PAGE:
When Nga Purapura (next door) was being built, a meeting was called with neighbours where one man kept referring to “You people,” when he said anything to the CEO. She kept her cool and smiled politely at him. All I wanted to know was would they save my winter sunlight and what about the noise from the gym? They said the architect was already on the case and had seen to sunlight and the noise. Great neighbours.

When I walk, I go up past Nga Purapura, cross over the pedestrian crossing, walk down past Te Wananga o Raukawa, and round the corner onto Te Rauparaha Road, on past the church hall where Andrew (not Little, my accountant) played jazz one Sunday afternoon, then onto Rangiatea, that beautiful church with its graveyard at one side. Most times I turn and go back from there but sometimes I cross over and walk on down to the Catholic School and little church further down.

Maybe these walks will have to stop? We’ll see. On Friday I passed a group over on the opposite side, smoking, talking, laughing, coughing in each other’s faces. I wanted to shout at them but decided against it. I’m not a fast runner any more.

A while ago my oldest son gave me some unbaked croissants to keep in the freezer. You stick a certain number of the unprepossessing blobs in the cold oven before you go to bed and when you wake up they have turned into croissant–like shapes so you stick the oven on to the temperature you use for pastry baking and after 10–15 minutes you have crisp crunchy croissants. Just add butter, jam, and you have a great breakfast. No, I don’t suppose it's up there with lentils and no, I don’t imagine I’m back in Paris, not just at the moment, thanks. Otaki is better.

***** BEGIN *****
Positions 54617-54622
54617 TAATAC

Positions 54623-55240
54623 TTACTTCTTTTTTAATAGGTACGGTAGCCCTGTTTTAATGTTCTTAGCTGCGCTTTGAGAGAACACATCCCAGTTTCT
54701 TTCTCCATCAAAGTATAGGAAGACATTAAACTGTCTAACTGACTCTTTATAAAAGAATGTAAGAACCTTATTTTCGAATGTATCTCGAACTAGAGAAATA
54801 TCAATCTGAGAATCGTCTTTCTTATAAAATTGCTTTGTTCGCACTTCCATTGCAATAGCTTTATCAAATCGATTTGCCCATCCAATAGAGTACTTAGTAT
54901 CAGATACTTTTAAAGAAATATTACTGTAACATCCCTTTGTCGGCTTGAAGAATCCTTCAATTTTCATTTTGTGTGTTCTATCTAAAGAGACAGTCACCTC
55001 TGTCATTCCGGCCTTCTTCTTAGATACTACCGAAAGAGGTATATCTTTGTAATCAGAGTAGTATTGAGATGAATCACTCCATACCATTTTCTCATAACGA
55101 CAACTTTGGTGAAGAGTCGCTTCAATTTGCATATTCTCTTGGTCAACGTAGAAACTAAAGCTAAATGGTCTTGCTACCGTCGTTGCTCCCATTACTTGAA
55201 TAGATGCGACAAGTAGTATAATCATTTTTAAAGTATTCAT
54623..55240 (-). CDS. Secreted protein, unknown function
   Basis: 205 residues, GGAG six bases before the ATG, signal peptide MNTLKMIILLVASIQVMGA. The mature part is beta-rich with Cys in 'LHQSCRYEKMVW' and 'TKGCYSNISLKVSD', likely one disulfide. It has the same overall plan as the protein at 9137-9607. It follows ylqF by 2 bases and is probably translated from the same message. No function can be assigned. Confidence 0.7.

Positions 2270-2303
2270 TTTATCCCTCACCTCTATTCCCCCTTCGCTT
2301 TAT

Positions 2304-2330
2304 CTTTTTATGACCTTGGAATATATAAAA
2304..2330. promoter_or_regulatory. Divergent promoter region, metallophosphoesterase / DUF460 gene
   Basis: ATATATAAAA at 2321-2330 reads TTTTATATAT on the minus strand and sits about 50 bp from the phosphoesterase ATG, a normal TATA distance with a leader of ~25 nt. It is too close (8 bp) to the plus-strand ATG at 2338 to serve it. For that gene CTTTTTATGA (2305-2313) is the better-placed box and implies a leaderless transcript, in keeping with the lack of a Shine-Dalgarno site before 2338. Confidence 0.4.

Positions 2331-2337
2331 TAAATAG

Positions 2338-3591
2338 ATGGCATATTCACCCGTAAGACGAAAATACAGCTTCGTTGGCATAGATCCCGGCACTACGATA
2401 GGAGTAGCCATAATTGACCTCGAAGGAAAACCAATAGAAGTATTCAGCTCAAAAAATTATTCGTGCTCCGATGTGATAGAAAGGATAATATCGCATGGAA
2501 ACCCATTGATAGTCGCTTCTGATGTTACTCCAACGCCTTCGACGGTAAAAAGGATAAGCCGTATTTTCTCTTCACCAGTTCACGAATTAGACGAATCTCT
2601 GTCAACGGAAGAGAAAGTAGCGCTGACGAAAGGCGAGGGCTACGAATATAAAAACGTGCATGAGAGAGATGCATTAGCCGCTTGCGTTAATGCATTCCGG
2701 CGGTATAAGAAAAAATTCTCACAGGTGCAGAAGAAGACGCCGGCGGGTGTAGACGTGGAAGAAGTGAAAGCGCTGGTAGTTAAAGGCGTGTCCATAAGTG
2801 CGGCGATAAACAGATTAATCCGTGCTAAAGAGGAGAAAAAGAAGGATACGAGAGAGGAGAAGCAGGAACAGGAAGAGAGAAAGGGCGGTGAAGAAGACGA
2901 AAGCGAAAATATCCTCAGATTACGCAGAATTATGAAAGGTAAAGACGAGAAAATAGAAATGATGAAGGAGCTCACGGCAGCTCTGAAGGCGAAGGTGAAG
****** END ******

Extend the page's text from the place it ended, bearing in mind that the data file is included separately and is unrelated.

The free lending Lilliput Library I’ve got out the front is, understandably, not getting much attention, whereas last week it was. It had been such a pleasure to see so many people using it, taking books out, some putting a couple back (although I don’t expect them to replace). About three months ago when Pat Grace and I were speakers on a panel at a hui in Porirua, and afterwards we went down to mingle, a woman came up and gave me a big hug and said, “That’s for the Lilliput Library.”  But now…Covid-19 is spread by touch so print books might be a risk.

I thought of the time three or four years ago when I put up three novels on my blog, a chapter a week. I figured that if Dickens could write a chapter a week, so could I. But in the end I chickened out and waited till I had the whole book done and then my web host put them up, a chapter a week. No, they’re not available now. But maybe it's time for another one? It's certainly a time when we get to know ourselves a little better. Maybe we should all keep records? Either written or photographic or drawings, music, film, whatever appeals to you.

I have joined an online poetry class. Installing Skype turned out to be tricky because of sight problems but I have someone who will install it on my computer remotely and then all I have to do is peer at the screen and hope I’m talking to the poetry class. He reminded me about the keyboard and hygiene. He’s right. Mine stinks of Dettol since last week and will continue to do so.

Print books are going to be tricky for a while but ebooks are available and hygienic. You can clean screens in a way that you can’t clean pages. Not only are ebooks good for people with poor vision but at this time they’re good for everyone. Just keep hands and screens clean.

And my crime novel The Wild Card is available as an ebook. Just saying…

The Wild Card by Renée (Cuba Press, $35) is available through the publisher or as an e-book.